Pop Culture

[Cultural Attachment]

Force and faith: Carrie Fisher and George Michael shared more than supreme talent

The irrefutable icons had much in common.
Smith Galtney

This was supposed to be a list of 10 songs that made me cry this year. But that got ditched in favor of paying tribute to George Michael. And just as I was putting the finishing touches on that, 2016 decided it wasn’t horrible and depressing enough, so it took Carrie Fisher, too.

Obviously George and Carrie are deserving of their own columns, but this year is an evil, hateful motherf*cker, and these two brilliantly human beings actually had a lot in common, so … Let me count the ways.

Both started young and made it big fast. As the daughter of Debbie Reynolds and Eddie Fisher, Carrie had Hollywood blood. She scored her first movie role at 17, opposite Warren Beatty in Shampoo. Then she dropped out of Sarah Lawrence to do a movie called Star Wars. George was only 18 when he signed his first record contract, and he had No. 1 hits on both sides of the Atlantic before his 21st birthday.

Carrie Fisher Dies at 60

Both became instant, irrefutable icons. It’s easy to say that when Carrie first tried on Princess Leia’s knobby, cinnamon-bun hairpiece, she couldn’t have possibly predicted she’d be Leia for the rest of her life. And when George slipped on that “Choose Life” T-shirt, he never could have guessed it would make him “the greatest pop star of the MTV era,” as Maura Johnston anointed him this week in The Guardian.

Both wished to be taken a little more seriously. After Return of the Jedi, Fisher turned into a best-selling novelist. After his massively successful solo debut Faith, Michael put out an album called Listen Without Prejudice, Vol. 1 (making mixtape makers the world over shout, “Why didn’t I think of that?!”). He also disappeared from his videos, essentially begging us to view him as an artist, not a pinup. Of course, we could never unsee the cinnamon-bun hair or that “Choose Life” T-shirt, and eventually they both made peace with that.

Both had very public slips. Carrie’s history with drugs and mental illness are well-documented. (Google “Annie Leibovitz” and “Carrie Fisher.” See that Rolling Stone cover? The Empire Strikes Back cast is actually holding her up.) George had a series of well-publicized scrapes: arrests for public sex, car crashes, bouts with cannabis and crack, and jail time.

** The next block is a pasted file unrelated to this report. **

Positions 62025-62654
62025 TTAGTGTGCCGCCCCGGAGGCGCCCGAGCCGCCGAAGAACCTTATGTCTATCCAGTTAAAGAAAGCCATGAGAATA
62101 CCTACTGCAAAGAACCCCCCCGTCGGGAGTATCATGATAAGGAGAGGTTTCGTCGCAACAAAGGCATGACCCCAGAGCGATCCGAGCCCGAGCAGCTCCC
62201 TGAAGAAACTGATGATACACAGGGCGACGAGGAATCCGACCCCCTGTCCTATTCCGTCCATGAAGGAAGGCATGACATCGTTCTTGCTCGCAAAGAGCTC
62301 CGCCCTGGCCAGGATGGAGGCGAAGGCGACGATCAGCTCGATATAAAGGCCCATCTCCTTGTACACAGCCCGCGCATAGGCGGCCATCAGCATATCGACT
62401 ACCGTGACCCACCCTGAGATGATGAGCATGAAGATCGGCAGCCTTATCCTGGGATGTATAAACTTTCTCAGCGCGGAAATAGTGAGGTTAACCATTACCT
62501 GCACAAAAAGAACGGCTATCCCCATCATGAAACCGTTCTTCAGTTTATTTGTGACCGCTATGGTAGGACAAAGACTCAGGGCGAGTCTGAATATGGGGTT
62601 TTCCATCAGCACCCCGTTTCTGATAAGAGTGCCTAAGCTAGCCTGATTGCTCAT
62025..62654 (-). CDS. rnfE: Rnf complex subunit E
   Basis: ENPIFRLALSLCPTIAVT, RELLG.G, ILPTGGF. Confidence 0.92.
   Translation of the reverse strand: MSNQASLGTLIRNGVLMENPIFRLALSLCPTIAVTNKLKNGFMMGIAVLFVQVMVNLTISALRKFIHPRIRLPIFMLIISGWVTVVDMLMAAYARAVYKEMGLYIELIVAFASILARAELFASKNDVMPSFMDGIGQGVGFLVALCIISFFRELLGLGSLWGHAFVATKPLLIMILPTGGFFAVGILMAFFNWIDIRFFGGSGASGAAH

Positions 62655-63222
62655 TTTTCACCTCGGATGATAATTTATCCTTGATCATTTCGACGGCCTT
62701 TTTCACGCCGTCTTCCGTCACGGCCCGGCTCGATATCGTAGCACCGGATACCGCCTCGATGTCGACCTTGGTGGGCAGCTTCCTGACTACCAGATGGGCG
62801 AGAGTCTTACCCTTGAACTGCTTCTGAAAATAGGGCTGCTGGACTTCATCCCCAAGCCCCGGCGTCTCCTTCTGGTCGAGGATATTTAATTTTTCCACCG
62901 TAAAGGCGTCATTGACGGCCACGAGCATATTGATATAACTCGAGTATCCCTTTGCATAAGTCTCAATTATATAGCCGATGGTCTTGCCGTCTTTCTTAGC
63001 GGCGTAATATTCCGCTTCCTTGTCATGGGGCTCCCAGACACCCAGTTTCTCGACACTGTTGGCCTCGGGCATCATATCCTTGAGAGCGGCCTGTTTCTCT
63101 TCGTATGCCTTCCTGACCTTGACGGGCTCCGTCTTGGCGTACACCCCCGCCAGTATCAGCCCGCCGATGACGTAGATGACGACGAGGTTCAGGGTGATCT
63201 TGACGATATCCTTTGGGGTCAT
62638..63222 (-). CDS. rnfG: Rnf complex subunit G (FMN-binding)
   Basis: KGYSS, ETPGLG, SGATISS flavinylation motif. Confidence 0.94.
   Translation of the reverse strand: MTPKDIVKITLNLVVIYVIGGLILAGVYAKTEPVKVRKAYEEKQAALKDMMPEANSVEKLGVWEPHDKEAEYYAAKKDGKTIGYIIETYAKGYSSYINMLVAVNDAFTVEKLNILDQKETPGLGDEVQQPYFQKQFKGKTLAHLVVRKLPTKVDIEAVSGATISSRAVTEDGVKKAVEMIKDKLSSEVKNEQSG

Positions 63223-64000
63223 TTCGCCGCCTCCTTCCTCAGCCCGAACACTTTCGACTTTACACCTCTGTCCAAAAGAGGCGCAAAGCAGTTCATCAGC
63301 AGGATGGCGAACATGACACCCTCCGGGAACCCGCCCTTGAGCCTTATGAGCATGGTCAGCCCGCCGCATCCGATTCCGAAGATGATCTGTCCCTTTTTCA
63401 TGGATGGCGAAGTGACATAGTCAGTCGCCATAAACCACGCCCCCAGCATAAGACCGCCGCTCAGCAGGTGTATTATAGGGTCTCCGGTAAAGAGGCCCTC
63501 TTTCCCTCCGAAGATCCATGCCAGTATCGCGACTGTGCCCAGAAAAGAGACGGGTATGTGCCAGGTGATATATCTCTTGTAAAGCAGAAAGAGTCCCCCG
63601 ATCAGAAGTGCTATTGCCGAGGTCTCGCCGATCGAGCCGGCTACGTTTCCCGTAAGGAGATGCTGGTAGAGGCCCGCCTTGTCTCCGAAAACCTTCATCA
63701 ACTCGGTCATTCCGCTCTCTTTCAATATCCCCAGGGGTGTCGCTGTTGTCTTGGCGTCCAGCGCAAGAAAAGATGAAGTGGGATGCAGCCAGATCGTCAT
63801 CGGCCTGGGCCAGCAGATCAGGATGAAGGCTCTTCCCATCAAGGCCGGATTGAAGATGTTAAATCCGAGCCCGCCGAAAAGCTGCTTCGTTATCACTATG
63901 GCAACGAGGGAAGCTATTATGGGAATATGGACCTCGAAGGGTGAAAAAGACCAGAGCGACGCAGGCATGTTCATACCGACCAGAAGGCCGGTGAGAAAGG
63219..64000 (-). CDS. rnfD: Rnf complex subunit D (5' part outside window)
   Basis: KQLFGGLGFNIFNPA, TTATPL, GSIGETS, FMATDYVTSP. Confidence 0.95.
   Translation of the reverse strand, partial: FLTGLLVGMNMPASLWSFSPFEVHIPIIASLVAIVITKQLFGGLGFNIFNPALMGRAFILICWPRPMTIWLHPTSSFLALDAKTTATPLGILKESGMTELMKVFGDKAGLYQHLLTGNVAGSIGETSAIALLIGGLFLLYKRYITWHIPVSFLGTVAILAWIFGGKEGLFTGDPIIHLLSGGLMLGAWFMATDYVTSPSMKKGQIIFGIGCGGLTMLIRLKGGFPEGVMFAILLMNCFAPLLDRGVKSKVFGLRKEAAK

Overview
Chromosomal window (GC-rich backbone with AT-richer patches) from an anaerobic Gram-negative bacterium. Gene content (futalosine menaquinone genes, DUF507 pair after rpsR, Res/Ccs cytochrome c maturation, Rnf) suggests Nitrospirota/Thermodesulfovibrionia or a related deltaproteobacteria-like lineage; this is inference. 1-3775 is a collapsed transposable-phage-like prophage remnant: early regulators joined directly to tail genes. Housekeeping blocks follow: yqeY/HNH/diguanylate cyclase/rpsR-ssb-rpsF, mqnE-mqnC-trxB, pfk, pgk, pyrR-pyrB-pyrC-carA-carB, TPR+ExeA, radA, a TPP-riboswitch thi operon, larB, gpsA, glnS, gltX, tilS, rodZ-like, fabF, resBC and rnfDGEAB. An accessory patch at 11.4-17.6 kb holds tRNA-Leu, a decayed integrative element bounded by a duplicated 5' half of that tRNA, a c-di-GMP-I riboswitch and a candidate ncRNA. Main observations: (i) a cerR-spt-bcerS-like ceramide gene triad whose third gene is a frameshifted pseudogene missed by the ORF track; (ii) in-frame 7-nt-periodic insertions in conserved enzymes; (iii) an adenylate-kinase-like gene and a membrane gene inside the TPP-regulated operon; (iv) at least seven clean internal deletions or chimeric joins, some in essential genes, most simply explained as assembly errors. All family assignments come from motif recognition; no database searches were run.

George Michael Dies at 53

Both were unapologetic about it. After accidentally overdosing on prescription medication and sleeping pills, Carrie turned that experience into the autobiographical novel Postcards From the Edge, which she adapted into a great movie directed by Mike Nichols and starring Meryl Streep. Months after being arrested in a Beverly Hills restroom, George released “Outside,” an unabashed ode to public sex. In the video, a men’s room morphs into a disco, complete with dancing cops and mirror-ball urinals. George and Carrie weren’t big on shame.

Both were heroes who saved lives. Aside from being Princess f*cking Leia, “a damsel who could handle her own distress,” as The New York Times said this week, Carrie’s ongoing work as a memoirist/humorist made her a role model for all misfits, from aged feminists to self-medicating overeaters and every underdog in between. George lived an imperfect life—“deeply, wonderfully, embarrassingly, profoundly human,” as writer Michael Andor Brodeur put it—an experience that mirrored an entire generation of gay men. We’re lucky to have lived our lives alongside theirs.

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